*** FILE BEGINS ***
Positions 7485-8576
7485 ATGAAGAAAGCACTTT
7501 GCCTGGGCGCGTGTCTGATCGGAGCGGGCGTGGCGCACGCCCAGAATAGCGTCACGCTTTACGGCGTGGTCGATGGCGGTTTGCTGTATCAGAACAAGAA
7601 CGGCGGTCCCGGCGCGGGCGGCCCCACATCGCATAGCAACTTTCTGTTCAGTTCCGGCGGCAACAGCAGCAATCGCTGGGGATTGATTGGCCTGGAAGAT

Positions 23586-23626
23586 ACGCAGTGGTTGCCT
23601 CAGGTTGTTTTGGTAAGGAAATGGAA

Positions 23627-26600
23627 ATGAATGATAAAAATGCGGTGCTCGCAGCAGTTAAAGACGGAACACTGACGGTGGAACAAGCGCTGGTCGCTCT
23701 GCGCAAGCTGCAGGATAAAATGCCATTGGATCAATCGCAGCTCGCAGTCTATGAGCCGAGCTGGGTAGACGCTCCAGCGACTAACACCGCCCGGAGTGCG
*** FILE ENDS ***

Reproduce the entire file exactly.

Positions 7485-8576
7485 ATGAAGAAAGCACTTT
7501 GCCTGGGCGCGTGTCTGATCGGAGCGGGCGTGGCGCACGCCCAGAATAGCGTCACGCTTTACGGCGTGGTCGATGGCGGTTTGCTGTATCAGAACAAGAA
7601 CGGCGGTCCCGGCGCGGGCGGCCCCACATCGCATAGCAACTTTCTGTTCAGTTCCGGCGGCAACAGCAGCAATCGCTGGGGATTGATTGGCCTGGAAGAT

Positions 23586-23626
23586 ACGCAGTGGTTGCCT
23601 CAGGTTGTTTTGGTAAGGAAATGGAA

Positions 23627-26600
23627 ATGAATGATAAAAATGCGGTGCTCGCAGCAGTTAAAGACGGAACACTGACGGTGGAACAAGCGCTGGTCGCTCT
23701 GCGCAAGCTGCAGGATAAAATGCCATTGGATCAATCGCAGCTCGCAGTCTATGAGCCGAGCTGGGTAGACGCTCCAGCGACTAACACCGCCCGGAGTGCG